Before I talk about love and compassion I would like to say one thing. Under the excuse of love and compassion, do not put yourself as the subject of abuse by anyone. To take abuse in the name of compassion is not right, but you cannot give up on the abuser either. You cannot say, “I cannot help that person. I don’t care.” You have to care and help, but with establishing your own needs first. If you make yourself the subject of abuse and then think you are helping, that is not right. Not only are you not helping that person, but you are damaging them. You are also hurting yourself. That is not compassion. That is stupidity. Compassion is not stupid. It is intelligent. It knows what is good and what is bad for that person and for you. Buddha’s compassion tells us, “Lead everyone to total enlightenment. Lead everyone to the state of Buddhahood.” That is compassion. (Intelligent Compassion Means Don’t Take Abuse)

Psychophysics gains a new law of sensory perception that also sheds light on subjective perception

First we have to understand Weber’s Law:

Weber’s Law… says that the size of [a] just noticeable difference is a constant proportion of the original stimulus value. (Weber’s Law of Just Noticeable Differences)

Hang in with this, it’s interesting.

About 200 years ago, the German physician Ernst Heinrich Weber made a seemingly innocuous observation which led to the birth of the discipline of Psychophysics – the science relating physical stimuli in the world and the sensations they evoke in the mind of a subject. Weber asked subjects to say which of two slightly different weights was heavier. From these experiments , he discovered that the probability that a subject will make the right choice only depends on the ratio between the weights.

For instance, if a subject is correct 75% of the time when comparing a weight of 1 Kg and a weight of 1.1 Kg, then she will also be correct 75% of the time when comparing two weights of 2 and 2.2 Kg – or, in general, any pair of weights where one is 10% heavier than the other. This simple but precise rule opened the door to the quantification of behavior in terms of mathematical ‘laws’. (NEUROSCIENTISTS MAKE MAJOR BREAKTHROUGH IN 200-YEAR-OLD PUZZLE)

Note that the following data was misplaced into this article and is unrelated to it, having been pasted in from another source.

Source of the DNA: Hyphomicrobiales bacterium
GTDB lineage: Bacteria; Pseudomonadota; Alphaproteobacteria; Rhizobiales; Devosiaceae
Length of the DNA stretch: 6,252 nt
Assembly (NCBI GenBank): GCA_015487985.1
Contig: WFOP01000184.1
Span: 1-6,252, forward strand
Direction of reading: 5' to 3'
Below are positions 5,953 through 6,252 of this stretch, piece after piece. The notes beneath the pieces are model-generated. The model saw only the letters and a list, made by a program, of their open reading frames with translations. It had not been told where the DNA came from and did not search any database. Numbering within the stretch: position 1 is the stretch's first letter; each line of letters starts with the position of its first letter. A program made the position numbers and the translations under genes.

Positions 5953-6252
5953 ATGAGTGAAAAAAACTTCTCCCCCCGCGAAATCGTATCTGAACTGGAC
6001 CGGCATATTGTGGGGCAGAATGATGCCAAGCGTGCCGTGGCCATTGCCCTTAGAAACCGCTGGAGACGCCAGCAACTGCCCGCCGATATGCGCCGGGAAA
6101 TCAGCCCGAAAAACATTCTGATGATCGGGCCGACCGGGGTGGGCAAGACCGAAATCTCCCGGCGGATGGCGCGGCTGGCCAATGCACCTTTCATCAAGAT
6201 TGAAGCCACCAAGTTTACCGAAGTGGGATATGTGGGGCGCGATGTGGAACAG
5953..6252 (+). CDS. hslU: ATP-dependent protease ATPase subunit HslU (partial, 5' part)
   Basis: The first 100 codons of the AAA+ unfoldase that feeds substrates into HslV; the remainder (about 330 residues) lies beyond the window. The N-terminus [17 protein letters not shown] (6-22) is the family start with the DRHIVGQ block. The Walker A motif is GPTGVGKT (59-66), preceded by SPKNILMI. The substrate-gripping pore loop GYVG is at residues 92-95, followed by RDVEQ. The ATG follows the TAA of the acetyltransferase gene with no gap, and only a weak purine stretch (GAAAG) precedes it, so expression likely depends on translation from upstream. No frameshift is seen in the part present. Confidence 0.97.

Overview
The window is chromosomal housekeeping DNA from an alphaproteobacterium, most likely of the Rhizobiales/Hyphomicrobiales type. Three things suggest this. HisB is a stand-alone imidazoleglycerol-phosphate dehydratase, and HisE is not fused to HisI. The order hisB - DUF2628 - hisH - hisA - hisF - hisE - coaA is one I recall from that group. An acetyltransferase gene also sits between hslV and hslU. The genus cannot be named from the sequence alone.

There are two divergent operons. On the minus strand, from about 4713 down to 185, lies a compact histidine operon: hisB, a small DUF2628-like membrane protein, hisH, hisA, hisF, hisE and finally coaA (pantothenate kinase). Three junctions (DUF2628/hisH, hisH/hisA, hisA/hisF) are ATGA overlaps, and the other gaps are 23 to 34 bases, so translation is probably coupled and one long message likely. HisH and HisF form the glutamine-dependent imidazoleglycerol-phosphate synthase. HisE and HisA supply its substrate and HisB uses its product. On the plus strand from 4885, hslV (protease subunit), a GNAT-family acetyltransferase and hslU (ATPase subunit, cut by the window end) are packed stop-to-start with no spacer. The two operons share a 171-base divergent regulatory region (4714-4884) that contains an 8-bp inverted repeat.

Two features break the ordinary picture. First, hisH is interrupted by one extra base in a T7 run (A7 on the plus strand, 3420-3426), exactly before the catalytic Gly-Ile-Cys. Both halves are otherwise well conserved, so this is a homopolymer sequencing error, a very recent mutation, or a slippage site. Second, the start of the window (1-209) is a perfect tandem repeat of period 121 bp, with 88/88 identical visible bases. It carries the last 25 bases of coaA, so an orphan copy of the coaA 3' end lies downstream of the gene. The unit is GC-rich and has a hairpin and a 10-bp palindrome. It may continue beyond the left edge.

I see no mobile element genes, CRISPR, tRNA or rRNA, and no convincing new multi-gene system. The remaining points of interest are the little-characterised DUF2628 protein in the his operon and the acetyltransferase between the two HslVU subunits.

What’s new today is Time–Intensity Equivalence in Discrimination (TIED):

We investigated Weber’s law by training rats to discriminate the relative intensity of sounds at the two ears at various absolute levels. These experiments revealed the existence of a psychophysical regularity, which we term time–intensity equivalence in discrimination (TIED), describing how reaction times change as a function of absolute level. (The mechanistic foundation of Weber’s law)

Simply stated TIED says that the intensity of the stimulus determines the time it takes to “just notice” a change in it and that that scales linearaly as intensity changes up or down. For example, changes in louder sounds are noticed quicker than proportionally equal changes in quieter sounds and this can be scaled mathematically.

TIED is a new theory and needs more research, but whether it works out perfectly or not, I think it shows something very important about our individual and shared subjective perceptions of words, gestures, meanings, intentions, implications, and so on including all semiotics.

At present, we do not have machines that can measure our subjective perceptions, but we can surely feel them. And with training, we can also decently calibrate them.

Most of us can already vaguely talk about our subjective perceptions of each other, but few of us know how to do that with the precision of Weber’s Law or TIED. This is because we are all unique and we all react uniquely to each other. On top of that, few are able to employ language efficiently enough to capture significant detail when describing subjective responses or impressions.

FIML provides a very useful method for isolating and calibrating individual, idiosyncratic subjective perceptions.

Consistent, repeated use of FIML gradually recalibrates and reorganizes the entire psychologies of both partners.

FIML has virtually no content.. FIML is a method, and as such it allows partners to gradually identify, isolate, measure, and reorganize their entire body of psychological data, however they construe it.